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18th February 2021

Bridgerton the book: blue eyes, boobs and bigotry

Following the success of the Netflix series, Aileen Loftus reads the first book in the Bridgerton series.
Bridgerton the book: blue eyes, boobs and bigotry
Photo: Ruby Allen for The Mancunion

I watched the Bridgerton series at the start of lockdown 3 (like the rest of the world). However, as a fan of regency era romances, I also had to read the Julia Quinn novel it is based upon. It seems like everyone else has had the same idea. Following the success of the Netflix show, the first book in the Bridgerton series has already spent four weeks at the top of the New York Times Best Sellers List. 

The Bridgerton family consists of eight siblings and their widowed mother. There are nine books: one book for each one of the sibling’s search for love and then The Bridgertons: Happily Ever After. The final book is a collection of eight ‘second epilogues’ and a short story about Violet, the Bridgerton matriarch. Apparently, readers still hadn’t had enough of the happy endings.

I read the first book, The Duke and I (as well as the 2nd epilogue for the story, which I was ‘lucky’ enough to have included in my version), which was published in 2000. It loosely tracks the first series of the Netflix show. While aspects of the Bridgerton series were fantastic, aspects were problematic. I wanted to discover which parts were true to the novel, and which were invented for the screen.

When the Duke and Daphne meet (a moment you may imagine is romantic) Simon literally cannot stop commenting on her boobs. He is unable to focus on what she is saying – even as she is standing next to an unconscious man – because her breasts really are that perky. It would be comical if it wasn’t so uncomfortable. I couldn’t help but think, ‘Are we really supposed to view him as the novel’s hero?’

Julia Quinn uses free indirect discourse, employed so famously by Jane Austen. However, here it is used so that we can be assured that the Duke is looking at Daphne’s tits. Mr. Darcy would never. Daphne meanwhile, thinks only about his very blue eyes. Perhaps unsurprisingly given the unprogressive nature of the entire book, all the cast are white. Potentially an argument could be made for historical accuracy, but given that The Duke and I is a far cry from historically accurate, this does not hold.  

The long opening scene is a ball, in which men are painted out to be the victims of preying women. For want of subtlety, there are repeated animal metaphors used to describe women, often from the perspective of the Duke. He also makes constant collective remarks about women ‘in general’. The tone of the scene is perhaps supposed to be funny, but it fails and is just sexist. Painting all women as desperate for the attention of men detracts from the financial reality of their often precarious situations.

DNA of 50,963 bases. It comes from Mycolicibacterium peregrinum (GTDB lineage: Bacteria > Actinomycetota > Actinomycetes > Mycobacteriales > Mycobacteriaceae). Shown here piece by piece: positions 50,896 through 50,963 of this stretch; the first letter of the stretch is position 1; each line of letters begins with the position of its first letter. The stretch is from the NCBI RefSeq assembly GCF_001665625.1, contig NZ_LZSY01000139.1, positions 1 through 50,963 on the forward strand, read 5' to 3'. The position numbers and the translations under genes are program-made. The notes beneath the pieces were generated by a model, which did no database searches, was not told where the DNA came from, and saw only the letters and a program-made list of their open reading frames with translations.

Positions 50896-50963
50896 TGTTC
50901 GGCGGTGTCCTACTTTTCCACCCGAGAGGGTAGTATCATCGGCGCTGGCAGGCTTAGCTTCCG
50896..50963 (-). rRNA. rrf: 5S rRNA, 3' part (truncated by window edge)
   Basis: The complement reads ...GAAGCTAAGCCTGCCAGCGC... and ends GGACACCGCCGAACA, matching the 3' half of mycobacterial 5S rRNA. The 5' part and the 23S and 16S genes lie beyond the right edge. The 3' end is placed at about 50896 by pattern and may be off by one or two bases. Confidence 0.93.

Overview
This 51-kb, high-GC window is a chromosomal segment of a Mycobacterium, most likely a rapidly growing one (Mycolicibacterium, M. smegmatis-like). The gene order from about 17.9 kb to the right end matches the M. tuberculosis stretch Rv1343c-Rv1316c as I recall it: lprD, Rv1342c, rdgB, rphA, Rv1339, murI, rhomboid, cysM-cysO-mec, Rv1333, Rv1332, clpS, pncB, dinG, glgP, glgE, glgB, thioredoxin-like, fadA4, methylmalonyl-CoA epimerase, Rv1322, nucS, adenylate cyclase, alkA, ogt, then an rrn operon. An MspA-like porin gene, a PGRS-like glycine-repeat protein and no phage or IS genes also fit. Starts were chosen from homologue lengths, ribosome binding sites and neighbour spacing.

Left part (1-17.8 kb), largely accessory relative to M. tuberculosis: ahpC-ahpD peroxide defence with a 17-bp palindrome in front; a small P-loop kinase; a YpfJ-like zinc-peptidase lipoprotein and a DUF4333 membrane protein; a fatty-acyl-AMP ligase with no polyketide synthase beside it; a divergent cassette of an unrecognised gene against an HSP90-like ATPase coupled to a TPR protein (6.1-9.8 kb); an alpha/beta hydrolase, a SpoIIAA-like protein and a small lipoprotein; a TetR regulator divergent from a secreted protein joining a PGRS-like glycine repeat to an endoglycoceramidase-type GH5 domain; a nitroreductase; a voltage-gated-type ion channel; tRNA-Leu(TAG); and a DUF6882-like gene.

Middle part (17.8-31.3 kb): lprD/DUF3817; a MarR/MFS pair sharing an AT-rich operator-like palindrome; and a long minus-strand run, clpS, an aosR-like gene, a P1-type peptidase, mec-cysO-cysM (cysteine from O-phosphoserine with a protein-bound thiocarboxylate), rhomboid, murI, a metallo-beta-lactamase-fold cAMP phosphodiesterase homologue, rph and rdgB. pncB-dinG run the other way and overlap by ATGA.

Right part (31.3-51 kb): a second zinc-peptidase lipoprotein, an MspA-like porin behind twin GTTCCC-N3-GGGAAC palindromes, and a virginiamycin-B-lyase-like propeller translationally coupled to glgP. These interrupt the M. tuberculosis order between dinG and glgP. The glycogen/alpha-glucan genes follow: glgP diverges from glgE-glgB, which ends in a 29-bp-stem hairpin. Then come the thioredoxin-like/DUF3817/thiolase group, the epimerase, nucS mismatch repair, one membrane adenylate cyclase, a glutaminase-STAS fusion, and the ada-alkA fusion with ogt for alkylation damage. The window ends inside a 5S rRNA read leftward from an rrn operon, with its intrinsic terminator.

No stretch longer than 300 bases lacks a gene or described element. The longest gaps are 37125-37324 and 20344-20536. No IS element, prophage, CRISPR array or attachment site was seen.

Daphne is possibly even more boring in text than on screen, though she does punch quite a lot of men. If this is supposed to make up for the general misogynist messages in the book, it doesn’t work. In some ways, Simon gets more depth. He is constantly called a ‘rake’ which, though accurate, is overused to a point that it becomes painful to read. However, his constant battle with his stammer, which is dismissed as a thing of his childhood in the series, is given more attention.

Overall it is fair to say that there is even less plot in the book than in the series. Many of the series’ characters are not present – there is no Queen, no Prince, we see very little of the Featheringtons (Mr Featherington is, in fact, long dead) and we don’t even hear very much from the other Bridgerton siblings (Eloise literally does not speak). The book is mostly dialogue and entirely focused on the romance plot. 

There is, however, still a lot of sex. On the night of their wedding, the Duke ‘felt her maidenhead give way’. To perpetuate myths about virginity in a novel written in the year 2000 is shocking. Similarly, the unacknowledged rape scene in the book, which is to then be included in the series, is appalling. There is no doubt in the book that this is sexual assault: ‘Daphne felt the strongest, most intoxicating surge of power. He was asleep, and probably still more than a little drunk.  She could do whatever she wanted with him.’ Before he climaxes, he gives her a ‘pleading sort of look’. This scene is not used, in book or series, to open a conversation about consent or marital rape. Instead, all is quite quickly forgiven in favour of a happy ever after. 

Perhaps the plots keep getting thicker in the following books in the series. Book two, The Viscount Who Loved Me, is all about eldest brother Anthony (have I reiterated that all the siblings are named in alphabetical order? C’mon). Book three is about Benedict and is literally a version of Cinderella, so perhaps one should keep expectations low. And if you STILL haven’t had enough, there are the Lady Whistledown novellas: The Further Observations of Lady Whistledown and Lady Whistledown Strikes Back. Either way, Netflix has got enough material for a few more seasons yet. 

The Duke and I is an example of the rare occasion when the series really is better than the book, so for now, stick to Netflix. If you need some regency reading, instead turn to Jane Austen.

Aileen Loftus

Aileen Loftus

Books Editor

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